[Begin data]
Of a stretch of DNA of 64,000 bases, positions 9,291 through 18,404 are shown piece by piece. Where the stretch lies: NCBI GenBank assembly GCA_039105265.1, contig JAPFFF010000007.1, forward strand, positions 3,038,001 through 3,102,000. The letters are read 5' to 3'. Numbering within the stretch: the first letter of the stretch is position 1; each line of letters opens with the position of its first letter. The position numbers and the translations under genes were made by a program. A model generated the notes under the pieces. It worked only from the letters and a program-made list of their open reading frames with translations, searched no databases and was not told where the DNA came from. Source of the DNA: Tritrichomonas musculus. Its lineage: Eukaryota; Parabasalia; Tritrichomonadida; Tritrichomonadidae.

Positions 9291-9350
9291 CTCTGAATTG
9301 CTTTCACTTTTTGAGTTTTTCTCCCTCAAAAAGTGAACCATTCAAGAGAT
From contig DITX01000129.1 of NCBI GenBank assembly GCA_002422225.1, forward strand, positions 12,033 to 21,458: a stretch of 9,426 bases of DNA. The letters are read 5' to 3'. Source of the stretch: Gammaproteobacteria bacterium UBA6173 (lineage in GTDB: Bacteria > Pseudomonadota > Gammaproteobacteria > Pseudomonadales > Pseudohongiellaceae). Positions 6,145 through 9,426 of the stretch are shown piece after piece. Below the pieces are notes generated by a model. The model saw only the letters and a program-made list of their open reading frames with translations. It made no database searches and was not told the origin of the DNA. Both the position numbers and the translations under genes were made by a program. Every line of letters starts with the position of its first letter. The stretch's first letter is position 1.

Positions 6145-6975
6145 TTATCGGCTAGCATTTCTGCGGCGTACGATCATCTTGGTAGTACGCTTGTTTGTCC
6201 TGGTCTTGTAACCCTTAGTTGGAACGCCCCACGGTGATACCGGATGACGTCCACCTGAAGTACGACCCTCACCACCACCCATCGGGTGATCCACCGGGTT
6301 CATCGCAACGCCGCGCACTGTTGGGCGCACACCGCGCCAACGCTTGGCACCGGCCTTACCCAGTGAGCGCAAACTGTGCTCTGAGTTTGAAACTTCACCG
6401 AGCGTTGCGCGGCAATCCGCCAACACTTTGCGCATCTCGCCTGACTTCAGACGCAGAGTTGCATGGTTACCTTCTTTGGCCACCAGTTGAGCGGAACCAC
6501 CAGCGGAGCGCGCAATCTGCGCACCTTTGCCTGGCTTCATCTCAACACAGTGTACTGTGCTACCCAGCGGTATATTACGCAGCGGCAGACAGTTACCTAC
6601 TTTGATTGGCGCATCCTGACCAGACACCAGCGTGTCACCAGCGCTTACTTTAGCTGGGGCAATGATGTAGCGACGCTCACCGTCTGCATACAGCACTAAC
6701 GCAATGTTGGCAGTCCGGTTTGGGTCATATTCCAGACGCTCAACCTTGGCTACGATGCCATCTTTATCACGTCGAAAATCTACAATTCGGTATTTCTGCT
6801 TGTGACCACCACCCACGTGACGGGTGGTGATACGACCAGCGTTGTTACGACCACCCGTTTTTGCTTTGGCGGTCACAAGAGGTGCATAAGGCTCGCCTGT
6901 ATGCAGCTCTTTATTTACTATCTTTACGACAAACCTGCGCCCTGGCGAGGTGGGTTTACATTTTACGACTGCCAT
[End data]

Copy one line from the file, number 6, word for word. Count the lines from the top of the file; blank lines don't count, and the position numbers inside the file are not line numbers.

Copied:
Positions 6145-6975